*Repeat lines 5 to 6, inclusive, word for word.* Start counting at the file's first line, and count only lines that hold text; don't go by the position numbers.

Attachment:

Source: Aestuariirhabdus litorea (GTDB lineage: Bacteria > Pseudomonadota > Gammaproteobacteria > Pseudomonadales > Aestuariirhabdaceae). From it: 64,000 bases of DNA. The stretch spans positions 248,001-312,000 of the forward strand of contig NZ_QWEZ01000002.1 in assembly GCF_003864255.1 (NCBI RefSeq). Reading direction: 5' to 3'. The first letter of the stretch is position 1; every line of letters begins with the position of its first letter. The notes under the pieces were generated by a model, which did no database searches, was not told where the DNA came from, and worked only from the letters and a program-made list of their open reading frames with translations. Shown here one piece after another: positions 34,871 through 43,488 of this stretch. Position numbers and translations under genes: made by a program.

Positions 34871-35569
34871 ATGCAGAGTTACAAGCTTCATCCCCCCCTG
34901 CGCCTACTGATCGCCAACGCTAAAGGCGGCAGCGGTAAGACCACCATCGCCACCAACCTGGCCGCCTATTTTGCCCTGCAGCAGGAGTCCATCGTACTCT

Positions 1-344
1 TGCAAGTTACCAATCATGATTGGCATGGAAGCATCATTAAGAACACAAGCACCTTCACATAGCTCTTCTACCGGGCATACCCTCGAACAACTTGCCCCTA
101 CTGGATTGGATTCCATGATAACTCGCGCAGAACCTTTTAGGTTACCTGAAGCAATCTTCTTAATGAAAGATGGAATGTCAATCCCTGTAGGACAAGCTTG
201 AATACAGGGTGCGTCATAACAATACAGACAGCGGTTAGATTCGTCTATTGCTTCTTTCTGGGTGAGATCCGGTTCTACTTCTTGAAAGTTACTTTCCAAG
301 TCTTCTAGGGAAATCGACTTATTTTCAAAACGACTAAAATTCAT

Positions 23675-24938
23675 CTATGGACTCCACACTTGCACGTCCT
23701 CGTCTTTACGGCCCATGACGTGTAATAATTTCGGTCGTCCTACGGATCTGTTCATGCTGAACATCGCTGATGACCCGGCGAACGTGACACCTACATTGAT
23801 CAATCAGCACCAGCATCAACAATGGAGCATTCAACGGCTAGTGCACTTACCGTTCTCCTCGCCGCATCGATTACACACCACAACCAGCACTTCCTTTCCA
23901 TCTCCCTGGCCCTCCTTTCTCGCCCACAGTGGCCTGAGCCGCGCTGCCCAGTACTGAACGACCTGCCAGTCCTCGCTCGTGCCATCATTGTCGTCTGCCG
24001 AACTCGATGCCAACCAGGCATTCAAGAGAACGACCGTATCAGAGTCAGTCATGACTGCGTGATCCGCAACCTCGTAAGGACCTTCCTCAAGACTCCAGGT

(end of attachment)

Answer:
Positions 1-344
1 TGCAAGTTACCAATCATGATTGGCATGGAAGCATCATTAAGAACACAAGCACCTTCACATAGCTCTTCTACCGGGCATACCCTCGAACAACTTGCCCCTA